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  1. JP may have the correct interpretation in his written commentary above. Unfortunately, we don’t know really know the arbitrator’s reasoning for his decision. The arbitrator failed to complete his job. He provides NO reason for his decision. Withhold payment until he does?
    From the National Academy of Arbitrators:
    The third and perhaps most important quality of a persuasive decision is that the arbitrator’s reasoning must be transparent. In their reasons, arbitrators must, in a word, say why. Conclusory reasoning is not acceptable. Arbitrators should put on paper the reasoning they presumably undertook in their head. If an arbitrator disbelieves a witness, the arbitrator has an obligation to tell that person why. The losing party—whom Chancellor Megarry, in a famous line, called the most important person in the courtroom—is entitled to know why he or she lost.

    1. Based on the NAA, is there any recourse to require Zobrak to provide reasoning behind his decision? According to the township manager, Zobrak’s bill was to accompany the decision. Can the arbitrator pay be withheld until the job is completed? Just asking …

      1. I haven’t looked through the NAA archives to see if there are any acceptable remedies to an incomplete decision. Would refusal to pay stand the test of law? I don’t know. Maybe a polite message to the arbitrator might suffice.
        I have a tendency sometimes to use a sledge hammer where a tack hammer might be appropriate.

        1. I think that the decision in this agreement is final — all parties signed off on it. In addition to the 3 attorneys on the Board of Arbitration (impartial chair, and counsel for township and union), there are 2 attorneys on the Board of Supervisors, chair Michelle Kichline and Kristen Mayock.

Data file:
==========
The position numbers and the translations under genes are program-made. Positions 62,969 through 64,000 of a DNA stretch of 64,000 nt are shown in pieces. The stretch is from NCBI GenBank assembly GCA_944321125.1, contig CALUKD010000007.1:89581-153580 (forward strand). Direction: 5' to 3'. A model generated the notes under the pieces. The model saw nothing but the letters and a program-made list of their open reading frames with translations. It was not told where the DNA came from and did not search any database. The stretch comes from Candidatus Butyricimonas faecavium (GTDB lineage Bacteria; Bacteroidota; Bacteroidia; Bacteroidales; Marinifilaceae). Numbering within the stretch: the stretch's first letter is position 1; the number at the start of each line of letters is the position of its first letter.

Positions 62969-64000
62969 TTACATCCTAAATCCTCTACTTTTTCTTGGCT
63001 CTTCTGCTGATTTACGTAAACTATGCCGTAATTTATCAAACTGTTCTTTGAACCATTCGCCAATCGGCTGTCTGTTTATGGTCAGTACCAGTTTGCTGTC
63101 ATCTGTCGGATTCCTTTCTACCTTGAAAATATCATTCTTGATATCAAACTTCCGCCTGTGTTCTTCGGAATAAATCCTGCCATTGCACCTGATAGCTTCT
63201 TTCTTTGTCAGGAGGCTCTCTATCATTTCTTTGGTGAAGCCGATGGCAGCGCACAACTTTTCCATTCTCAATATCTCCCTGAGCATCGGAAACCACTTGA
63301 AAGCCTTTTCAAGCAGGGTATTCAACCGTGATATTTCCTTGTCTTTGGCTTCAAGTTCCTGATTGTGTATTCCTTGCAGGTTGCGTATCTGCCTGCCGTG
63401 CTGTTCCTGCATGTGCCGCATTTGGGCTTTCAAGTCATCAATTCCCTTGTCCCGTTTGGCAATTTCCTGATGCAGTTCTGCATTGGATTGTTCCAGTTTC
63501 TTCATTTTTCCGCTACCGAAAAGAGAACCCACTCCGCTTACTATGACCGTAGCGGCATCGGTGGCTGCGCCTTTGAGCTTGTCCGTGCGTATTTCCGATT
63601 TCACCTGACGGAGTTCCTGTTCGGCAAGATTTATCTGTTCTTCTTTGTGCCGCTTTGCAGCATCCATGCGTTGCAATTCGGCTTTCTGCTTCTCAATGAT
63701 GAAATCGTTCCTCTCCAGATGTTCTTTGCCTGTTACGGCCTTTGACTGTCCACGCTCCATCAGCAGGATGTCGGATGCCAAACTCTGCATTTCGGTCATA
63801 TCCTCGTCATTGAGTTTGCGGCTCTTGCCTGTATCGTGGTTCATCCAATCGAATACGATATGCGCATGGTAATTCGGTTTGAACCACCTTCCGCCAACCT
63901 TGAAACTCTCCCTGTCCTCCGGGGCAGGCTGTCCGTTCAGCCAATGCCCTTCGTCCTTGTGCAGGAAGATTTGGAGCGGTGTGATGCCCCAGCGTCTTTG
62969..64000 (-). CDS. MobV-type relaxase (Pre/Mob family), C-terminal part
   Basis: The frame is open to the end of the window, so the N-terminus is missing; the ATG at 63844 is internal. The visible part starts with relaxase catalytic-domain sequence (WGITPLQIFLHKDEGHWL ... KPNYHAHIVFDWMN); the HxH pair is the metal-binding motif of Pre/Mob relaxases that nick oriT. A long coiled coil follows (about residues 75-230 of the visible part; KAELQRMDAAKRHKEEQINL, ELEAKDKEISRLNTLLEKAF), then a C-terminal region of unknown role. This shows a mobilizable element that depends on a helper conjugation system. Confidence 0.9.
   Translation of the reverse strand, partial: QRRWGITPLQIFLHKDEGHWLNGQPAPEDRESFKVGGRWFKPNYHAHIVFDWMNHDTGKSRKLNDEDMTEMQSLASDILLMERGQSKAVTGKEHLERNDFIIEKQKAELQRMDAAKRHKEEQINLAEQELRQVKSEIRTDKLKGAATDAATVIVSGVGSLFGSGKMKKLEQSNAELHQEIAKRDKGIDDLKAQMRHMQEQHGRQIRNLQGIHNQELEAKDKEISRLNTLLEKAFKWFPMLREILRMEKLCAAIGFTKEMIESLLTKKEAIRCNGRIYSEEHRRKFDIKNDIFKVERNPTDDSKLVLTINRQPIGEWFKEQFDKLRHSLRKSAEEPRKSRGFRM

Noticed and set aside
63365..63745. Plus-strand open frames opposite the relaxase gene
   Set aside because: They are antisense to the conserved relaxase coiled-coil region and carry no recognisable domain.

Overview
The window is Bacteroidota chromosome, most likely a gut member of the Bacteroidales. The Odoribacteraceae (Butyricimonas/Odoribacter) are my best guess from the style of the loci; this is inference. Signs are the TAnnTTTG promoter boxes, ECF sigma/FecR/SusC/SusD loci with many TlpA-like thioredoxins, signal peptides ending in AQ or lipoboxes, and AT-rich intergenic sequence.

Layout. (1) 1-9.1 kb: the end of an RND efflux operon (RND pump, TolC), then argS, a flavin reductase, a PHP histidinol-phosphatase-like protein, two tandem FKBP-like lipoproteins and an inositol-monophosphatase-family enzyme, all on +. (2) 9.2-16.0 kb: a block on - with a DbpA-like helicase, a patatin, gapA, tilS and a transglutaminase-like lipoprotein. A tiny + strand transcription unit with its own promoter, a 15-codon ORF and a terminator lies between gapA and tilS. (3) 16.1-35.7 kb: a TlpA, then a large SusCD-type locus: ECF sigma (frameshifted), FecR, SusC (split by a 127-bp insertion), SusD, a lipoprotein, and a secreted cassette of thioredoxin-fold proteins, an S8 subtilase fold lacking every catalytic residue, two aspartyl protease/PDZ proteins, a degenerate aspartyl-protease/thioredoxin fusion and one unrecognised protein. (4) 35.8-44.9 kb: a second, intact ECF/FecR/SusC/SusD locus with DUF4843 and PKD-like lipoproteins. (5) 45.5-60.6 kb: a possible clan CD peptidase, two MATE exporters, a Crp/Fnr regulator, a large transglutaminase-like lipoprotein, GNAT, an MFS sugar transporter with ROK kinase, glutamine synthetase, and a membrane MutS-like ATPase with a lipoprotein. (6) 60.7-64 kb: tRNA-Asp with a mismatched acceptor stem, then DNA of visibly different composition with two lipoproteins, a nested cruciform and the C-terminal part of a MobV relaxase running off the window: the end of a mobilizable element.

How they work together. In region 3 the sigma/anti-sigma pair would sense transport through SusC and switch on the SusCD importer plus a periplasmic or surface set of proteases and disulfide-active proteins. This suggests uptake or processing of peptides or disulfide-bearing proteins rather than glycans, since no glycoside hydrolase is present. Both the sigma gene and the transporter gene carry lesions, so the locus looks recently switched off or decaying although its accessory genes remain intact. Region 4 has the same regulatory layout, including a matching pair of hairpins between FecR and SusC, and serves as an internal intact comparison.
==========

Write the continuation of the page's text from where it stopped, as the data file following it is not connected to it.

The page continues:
It is interesting to note that for all the legal eyes that reviewed the arbitration agreement, there was an obvious ‘numbering’ problem in the document — there are 9 numbered points listed in the agreement but #6 and #7 are missing. The numbers skip from #5 to #8. Were they removed? Oversight? Who knows. I sent your comments along to John P. and if there’s a response, I’ll post on CM.

  2. John Petersen’s response to the arbitration process question —

    1. As to the pdf Keith cites, it’s a scholarly article, akin to a law review article. It’s opinion. Not to say that it cannot be persuasive. It is however, not binding and authoritative.
    2. The three parties at the table were the union, the township and the independent arbitrator. That is by definition transparent.
    3. In his dissent, the township lawyer never cites a problem with process as to being frozen out. He also never comments on the mis-numbering. :-)
    4. When it comes to who is/is not doing their job, the township didn’t do its job when it willfully refused to negotiate.
    5. And finally, as to Keith’s original issues with the opinion, he never cites the “lack of reasoning” as being a core issue. Now all of a sudden, it is. In Keith’s earlier post, he states that the award is not out of line with what Radnor and LM received. The end result, in the legal sense, is equitable.

    As to the township lawyer’s dissent and his belief (and candidly, whining and complaining) about the lack of regard for the unfunded liability, that has absolutely zero to do with the matter. The unfunded liability was an unfunded liability of choice. The amount of that was based on benefits conferred in prior agreements. If the township’s lawyer thought that an arbitrator was simply going to cede to the township with large givebacks while the union got nothing in return, then I’d have to say the townshp’s labor counsel was rather naive in that assumption and the township was foolish in believing such naiveté was valid and amounted to a good strategy. As I’ve said earlier, the legal advice the township is getting lately leaves a lot to be desired.